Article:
This biggest success of Week 2 was attending a happy hour networking event completely sober. I headed there with a friend who was also doing Whole30, and we vowed to be each other's support system. We ordered seltzer waters together and proudly said no to the cheeseburger sliders and cheese board. Leaving the event, I felt empowered knowing I had it in me to refuse alcohol and fatty food, something I'd never tried before. Plus, I now knew I didn't have to use alcohol as a social crutch.
Week 2: Experimenting with Whole30 recipes
After spending a week fine-tuning my new Whole30 eating plan, I decided to add workouts back into my routine. On a typical week, I'll go to a cardio or strength class (I like boxing) once or twice and do some yoga or stretching at home another night. I dove right in and hit up my favorite boxing studio, Rumble. But I was really nervous. What if I didn't have enough energy? What if I passed out during class? What if I got so hungry I caved and bought a slice of pizza on the walk home from class?
Turns out, nothing dramatic happened. Once I finished the warmup portion of the class, I noticed I felt lighter and more energized than I normally do during evening workouts. I worked out three more times during Week 2 on Whole30 and felt stronger and less bloated than ever. I still didn't have six-pack abs, but hey, it was a start.
In terms of food, I kicked my creativity up a notch in the kitchen to stay Whole30 compliant. I tried experimenting with recipes that were a little more complex than my usual, like making pesto out of cashews and avocados and serving it over a plate of zoodles. I made blueberry energy bites in my food processor to snack on during a movie marathon and grab for a quick breakfast. I also tried new snacks, like bottled tomatillo jalapeno soup from ZÜPA NOMA and chia pudding from Daily Harvest to mix things up.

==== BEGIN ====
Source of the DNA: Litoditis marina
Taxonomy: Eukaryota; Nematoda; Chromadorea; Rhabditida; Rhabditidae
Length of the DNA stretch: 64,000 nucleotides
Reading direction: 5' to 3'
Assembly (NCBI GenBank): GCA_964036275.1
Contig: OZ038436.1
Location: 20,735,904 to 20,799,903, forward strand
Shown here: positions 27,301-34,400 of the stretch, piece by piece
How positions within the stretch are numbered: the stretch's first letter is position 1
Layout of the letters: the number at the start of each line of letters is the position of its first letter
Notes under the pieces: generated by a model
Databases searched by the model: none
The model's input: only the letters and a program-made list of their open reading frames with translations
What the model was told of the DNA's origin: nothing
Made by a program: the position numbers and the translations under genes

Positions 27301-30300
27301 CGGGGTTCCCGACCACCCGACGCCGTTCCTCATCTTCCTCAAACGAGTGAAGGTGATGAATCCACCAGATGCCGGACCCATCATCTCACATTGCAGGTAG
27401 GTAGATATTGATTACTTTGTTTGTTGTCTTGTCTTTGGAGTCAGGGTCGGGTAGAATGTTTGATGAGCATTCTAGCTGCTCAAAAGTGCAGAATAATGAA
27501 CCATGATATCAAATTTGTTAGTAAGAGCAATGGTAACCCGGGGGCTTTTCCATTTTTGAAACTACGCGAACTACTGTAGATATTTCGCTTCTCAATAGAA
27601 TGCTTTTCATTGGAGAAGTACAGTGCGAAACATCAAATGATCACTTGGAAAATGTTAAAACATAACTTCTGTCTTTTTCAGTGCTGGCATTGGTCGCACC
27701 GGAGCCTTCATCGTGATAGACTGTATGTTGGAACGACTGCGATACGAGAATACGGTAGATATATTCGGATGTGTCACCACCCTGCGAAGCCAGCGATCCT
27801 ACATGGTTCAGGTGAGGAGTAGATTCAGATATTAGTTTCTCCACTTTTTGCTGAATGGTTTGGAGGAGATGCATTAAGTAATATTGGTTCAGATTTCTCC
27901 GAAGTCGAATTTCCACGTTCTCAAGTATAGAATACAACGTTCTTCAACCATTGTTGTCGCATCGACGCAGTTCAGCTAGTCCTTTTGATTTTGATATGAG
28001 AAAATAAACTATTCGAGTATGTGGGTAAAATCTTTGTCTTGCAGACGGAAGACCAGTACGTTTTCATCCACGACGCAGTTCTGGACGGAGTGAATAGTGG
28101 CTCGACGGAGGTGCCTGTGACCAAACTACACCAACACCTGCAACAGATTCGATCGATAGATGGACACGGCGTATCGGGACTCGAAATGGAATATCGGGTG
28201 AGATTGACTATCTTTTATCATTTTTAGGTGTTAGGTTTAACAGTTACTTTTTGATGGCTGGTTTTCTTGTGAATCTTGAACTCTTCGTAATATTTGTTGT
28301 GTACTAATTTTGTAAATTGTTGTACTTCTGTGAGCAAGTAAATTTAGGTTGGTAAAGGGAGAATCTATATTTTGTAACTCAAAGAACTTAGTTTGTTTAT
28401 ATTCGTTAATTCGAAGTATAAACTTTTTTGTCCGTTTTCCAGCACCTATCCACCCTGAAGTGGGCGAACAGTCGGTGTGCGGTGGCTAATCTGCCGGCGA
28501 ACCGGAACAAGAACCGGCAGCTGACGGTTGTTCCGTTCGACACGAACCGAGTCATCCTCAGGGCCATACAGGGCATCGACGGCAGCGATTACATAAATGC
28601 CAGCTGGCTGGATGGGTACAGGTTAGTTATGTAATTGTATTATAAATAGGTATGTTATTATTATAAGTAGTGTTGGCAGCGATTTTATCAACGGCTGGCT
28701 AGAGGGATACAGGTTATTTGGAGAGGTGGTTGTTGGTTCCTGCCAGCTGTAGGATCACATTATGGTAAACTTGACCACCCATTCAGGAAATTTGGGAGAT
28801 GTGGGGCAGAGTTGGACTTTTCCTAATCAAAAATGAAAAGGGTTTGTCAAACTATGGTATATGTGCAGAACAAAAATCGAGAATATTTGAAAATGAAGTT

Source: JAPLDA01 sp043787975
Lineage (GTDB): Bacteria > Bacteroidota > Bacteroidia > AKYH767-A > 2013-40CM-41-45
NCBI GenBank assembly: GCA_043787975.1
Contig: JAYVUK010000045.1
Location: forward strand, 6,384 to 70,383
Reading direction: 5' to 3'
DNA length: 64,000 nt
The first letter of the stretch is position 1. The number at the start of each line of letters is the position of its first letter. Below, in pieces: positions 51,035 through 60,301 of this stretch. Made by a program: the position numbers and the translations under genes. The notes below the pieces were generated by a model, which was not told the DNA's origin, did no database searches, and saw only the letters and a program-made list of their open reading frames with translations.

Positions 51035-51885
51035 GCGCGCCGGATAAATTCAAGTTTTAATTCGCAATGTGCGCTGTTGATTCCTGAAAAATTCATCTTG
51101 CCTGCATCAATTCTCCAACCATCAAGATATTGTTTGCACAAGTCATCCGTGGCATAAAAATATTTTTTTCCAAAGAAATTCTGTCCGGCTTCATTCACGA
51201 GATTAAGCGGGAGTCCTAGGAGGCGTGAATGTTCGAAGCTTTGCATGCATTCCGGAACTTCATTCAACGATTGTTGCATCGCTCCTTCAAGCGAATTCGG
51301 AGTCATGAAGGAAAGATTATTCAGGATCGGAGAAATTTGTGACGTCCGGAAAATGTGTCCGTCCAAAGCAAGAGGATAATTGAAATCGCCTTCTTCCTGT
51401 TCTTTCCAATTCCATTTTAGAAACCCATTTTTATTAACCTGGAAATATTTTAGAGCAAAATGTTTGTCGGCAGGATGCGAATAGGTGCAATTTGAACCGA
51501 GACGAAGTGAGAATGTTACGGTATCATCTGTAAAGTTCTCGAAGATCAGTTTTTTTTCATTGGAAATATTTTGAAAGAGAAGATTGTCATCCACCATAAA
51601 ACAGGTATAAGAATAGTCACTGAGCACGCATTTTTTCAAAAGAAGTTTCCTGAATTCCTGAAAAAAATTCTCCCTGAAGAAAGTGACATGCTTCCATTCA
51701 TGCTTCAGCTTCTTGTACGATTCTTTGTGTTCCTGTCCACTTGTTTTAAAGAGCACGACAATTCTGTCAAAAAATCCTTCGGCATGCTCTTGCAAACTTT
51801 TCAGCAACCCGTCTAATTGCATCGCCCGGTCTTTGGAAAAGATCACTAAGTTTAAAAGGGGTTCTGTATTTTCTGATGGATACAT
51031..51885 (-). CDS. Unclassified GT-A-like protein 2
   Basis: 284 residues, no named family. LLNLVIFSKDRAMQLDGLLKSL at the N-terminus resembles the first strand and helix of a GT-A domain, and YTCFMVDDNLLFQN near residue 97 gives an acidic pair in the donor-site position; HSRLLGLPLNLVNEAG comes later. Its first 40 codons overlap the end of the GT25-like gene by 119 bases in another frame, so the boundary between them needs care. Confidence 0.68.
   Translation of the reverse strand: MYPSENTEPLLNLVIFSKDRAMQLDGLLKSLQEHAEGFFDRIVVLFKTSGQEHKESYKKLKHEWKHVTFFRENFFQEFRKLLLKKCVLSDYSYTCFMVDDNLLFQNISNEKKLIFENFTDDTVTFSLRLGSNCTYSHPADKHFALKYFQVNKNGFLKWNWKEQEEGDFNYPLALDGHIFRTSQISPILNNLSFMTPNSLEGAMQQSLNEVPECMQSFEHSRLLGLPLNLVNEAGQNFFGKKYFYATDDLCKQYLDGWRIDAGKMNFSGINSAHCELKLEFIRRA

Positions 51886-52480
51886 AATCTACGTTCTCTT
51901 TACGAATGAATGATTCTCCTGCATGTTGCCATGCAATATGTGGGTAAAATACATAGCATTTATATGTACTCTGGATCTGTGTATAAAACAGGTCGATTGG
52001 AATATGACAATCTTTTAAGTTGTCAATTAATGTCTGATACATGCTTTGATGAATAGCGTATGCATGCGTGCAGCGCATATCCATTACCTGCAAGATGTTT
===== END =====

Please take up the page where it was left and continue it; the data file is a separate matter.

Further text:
Still, it was a tad depressing to watch my boyfriend eat whatever he wanted while I was on the sideline sipping tea. "I miss sharing food memories with you," he said at one point. Sigh. So the next day, we headed to a local brunch spot, and I ordered a Whole30–friendly dish from the menu. I got a bunless burger topped with a fried egg, avocado, lettuce, tomato, and onion plus a side salad instead of fries. Let me tell you, this bunless burger tasted like the juiciest thing I'd eaten in my entire life. After nearly two weeks of cooking every meal, it was nice to have someone else do it for me.
Week 3: Major Whole30 benefits kick in
I started spending more time away from my non–Whole30 friends and instead hung out with the two people who understood me most: my Whole30 diet pals. Together we made our own brunch plans at a New York City paleo cafe called Hu Kitchen. There, we could order compliant food that still tasted delicious (round of applause for sugar-free bacon).
We also talked about our meals, our struggles, and the results we were seeing from Whole30. Mentally, I felt more clear-headed and emotionally stable. I slept deeper and remembered more of my dreams, something that tends to never happen. (In one dream, I accidentally ate a slice of pizza and cried about it because if you break your Whole30 diet, you're supposed to start again from Day 1.)